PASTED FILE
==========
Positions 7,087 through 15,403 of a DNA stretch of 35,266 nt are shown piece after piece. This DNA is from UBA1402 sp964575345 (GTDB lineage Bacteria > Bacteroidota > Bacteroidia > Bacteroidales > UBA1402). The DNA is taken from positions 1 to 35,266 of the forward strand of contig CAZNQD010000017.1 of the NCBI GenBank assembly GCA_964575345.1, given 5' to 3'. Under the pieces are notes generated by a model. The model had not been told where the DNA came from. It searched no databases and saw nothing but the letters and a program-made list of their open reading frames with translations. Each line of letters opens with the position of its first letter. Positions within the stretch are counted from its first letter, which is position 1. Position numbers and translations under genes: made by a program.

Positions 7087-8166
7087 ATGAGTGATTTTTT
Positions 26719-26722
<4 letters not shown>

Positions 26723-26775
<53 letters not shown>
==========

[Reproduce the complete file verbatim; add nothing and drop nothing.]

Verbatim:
Positions 7,087 through 15,403 of a DNA stretch of 35,266 nt are shown piece after piece. This DNA is from UBA1402 sp964575345 (GTDB lineage Bacteria > Bacteroidota > Bacteroidia > Bacteroidales > UBA1402). The DNA is taken from positions 1 to 35,266 of the forward strand of contig CAZNQD010000017.1 of the NCBI GenBank assembly GCA_964575345.1, given 5' to 3'. Under the pieces are notes generated by a model. The model had not been told where the DNA came from. It searched no databases and saw nothing but the letters and a program-made list of their open reading frames with translations. Each line of letters opens with the position of its first letter. Positions within the stretch are counted from its first letter, which is position 1. Position numbers and translations under genes: made by a program.

Positions 7087-8166
7087 ATGAGTGATTTTTT
Positions 26719-26722
<4 letters not shown>

Positions 26723-26775
<53 letters not shown>